Destructoid has posted a quick Q&A with BioWare programmer Brook Bakay about their soon-to-be-released DS RPG, Sonic Chronicles: The Dark Brotherhood.
Destructoid: Was it a challenge to transport the world of Sonic into an RPG? What were the toughest obstacles in turning a fast-paced platformer into a roleplaying game?
BB: The biggest thing is to recognize what you are good at and what you aren't good at. We set out to make as good an RPG as we could make -- that is what BioWare does. It is challenging to put Sonic into that genre. If you ask people to name one characteristic of Sonic games, they'll tell you that Sonic has to be fast. People often think of RPGs as slow paced games. We've done a lot to speed up the game. Combat, for example, is very fast paced. Rather than the traditional "Choose your move, watch it happen" approach, we let you plan out how a round will go with multiple attacks per character. You are then rewarded with a very fluid combat vignette as you watch your plans in action. At the same time you are frantically trying to keep up with the real-time elements.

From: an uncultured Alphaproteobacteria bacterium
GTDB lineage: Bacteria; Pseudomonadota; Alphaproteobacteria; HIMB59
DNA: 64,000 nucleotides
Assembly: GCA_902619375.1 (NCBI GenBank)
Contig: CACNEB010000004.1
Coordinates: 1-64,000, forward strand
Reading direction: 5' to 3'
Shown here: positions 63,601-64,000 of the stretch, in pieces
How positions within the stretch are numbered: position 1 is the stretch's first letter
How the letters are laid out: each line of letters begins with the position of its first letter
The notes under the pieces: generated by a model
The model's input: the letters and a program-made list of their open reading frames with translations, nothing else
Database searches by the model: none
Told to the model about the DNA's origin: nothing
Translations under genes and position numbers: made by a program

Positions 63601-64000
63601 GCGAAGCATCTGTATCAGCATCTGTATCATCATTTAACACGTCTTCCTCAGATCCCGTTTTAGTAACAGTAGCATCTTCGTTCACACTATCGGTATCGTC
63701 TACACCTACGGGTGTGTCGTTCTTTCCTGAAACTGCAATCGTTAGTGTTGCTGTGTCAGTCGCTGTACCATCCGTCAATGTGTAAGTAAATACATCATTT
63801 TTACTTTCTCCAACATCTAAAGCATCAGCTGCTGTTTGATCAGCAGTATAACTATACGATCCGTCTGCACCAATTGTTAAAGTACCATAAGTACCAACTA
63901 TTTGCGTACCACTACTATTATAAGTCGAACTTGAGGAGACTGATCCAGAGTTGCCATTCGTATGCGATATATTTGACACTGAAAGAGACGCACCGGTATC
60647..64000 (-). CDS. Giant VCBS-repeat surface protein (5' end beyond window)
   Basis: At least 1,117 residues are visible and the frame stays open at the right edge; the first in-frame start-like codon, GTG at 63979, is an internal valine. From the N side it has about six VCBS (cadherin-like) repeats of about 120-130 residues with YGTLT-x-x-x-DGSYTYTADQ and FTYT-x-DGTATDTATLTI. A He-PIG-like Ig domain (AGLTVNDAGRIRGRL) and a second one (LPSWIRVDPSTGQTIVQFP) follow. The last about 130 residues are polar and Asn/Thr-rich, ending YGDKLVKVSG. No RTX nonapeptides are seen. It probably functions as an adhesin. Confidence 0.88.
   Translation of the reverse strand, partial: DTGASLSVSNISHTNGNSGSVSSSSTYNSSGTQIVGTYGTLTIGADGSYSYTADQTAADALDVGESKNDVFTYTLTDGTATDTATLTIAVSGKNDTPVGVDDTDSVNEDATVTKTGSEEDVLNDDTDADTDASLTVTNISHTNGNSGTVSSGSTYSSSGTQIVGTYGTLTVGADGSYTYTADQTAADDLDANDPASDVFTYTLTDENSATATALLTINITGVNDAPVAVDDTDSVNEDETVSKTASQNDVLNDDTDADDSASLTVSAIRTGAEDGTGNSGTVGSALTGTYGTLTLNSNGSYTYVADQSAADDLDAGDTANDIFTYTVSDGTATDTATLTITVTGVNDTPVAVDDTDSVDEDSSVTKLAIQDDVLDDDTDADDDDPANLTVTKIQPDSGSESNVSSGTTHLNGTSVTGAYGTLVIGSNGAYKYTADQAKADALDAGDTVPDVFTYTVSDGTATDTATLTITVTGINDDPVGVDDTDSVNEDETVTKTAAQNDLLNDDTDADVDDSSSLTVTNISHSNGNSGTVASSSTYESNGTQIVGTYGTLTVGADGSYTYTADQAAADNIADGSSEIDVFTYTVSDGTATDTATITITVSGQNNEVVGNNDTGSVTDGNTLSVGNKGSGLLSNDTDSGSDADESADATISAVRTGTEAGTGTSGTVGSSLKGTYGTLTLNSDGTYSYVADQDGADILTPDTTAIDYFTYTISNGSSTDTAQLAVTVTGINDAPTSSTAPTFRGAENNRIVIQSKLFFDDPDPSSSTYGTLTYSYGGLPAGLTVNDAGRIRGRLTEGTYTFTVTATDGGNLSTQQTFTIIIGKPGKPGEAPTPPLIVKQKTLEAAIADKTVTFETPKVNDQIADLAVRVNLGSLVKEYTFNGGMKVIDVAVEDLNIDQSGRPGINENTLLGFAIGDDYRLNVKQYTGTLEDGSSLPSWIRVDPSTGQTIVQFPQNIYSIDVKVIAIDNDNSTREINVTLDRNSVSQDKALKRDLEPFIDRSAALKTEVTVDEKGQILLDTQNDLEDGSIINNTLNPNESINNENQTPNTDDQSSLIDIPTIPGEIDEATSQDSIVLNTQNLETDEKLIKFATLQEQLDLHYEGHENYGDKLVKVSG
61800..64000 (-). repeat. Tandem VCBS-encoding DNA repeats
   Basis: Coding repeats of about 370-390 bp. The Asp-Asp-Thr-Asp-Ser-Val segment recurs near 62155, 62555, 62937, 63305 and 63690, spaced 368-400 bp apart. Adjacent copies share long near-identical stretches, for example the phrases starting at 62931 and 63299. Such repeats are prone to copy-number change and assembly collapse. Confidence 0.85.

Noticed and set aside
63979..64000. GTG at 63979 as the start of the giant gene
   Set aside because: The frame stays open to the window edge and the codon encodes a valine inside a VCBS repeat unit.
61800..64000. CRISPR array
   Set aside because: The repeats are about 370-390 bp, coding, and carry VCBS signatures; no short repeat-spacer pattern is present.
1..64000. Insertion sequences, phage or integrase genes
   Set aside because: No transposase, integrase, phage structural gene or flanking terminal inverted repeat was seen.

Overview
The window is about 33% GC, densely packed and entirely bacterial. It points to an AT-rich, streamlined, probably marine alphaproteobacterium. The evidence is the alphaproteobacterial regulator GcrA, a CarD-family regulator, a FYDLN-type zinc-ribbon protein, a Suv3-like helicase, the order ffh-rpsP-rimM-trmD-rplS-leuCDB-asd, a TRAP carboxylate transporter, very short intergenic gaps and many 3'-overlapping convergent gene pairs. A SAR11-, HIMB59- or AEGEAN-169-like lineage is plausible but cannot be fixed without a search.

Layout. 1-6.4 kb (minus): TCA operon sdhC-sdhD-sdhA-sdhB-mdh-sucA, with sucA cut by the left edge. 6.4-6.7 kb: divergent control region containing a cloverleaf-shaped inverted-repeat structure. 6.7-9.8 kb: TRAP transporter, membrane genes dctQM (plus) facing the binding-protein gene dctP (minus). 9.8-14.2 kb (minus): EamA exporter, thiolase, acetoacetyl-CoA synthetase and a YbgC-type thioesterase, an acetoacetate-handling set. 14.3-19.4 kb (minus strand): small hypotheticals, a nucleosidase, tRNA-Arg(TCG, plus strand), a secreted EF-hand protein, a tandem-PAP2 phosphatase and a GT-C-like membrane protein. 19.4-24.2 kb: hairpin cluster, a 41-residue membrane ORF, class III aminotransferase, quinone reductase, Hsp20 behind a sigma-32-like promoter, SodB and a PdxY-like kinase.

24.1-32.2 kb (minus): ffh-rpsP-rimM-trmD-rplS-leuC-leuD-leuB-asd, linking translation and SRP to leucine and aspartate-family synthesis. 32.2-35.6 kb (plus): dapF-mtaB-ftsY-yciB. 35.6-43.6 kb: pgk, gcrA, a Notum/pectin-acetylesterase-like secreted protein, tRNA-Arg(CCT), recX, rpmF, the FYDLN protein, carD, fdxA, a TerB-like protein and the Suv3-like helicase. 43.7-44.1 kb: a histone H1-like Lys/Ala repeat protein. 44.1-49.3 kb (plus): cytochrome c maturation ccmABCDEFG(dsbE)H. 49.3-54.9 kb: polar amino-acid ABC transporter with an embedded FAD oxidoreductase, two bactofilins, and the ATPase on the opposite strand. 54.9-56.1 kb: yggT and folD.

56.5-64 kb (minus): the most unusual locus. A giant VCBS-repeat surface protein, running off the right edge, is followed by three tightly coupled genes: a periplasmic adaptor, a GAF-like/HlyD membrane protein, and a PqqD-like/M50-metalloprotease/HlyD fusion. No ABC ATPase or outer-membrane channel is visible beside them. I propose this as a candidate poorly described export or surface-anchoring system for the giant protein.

Additionally, when a player solves a puzzle in a game they are rewarded with a "Sonic-y moment" which usually consists of Sonic tearing up some elaborate Rube Goldberg track.
All game development is just a series of choices, and like the manager for a football team you sometimes make decisions based on the people you have. We have two of the best 2D artists in the game industry working on Sonic. We decided to feature their artwork as much as possible and this led to the gorgeous hand painted backgrounds that Sonic and friends are running around. This was a great decision, but it led to other challenges. Those paintings are too large to hold in memory, so they need to be broken into smaller pieces and streamed in as necessary. This is not one of the strengths of the DS. Thus there is a hard limit to how fast we can draw the world in front of Sonic as he runs around. I am really proud of the technical achievements the team made in that area. It seems simple: "Make Sonic run around fast," but a lot of hard work went into making that happen.
Sorry to ramble on about technical details, but you guys drew the short straw for the interview.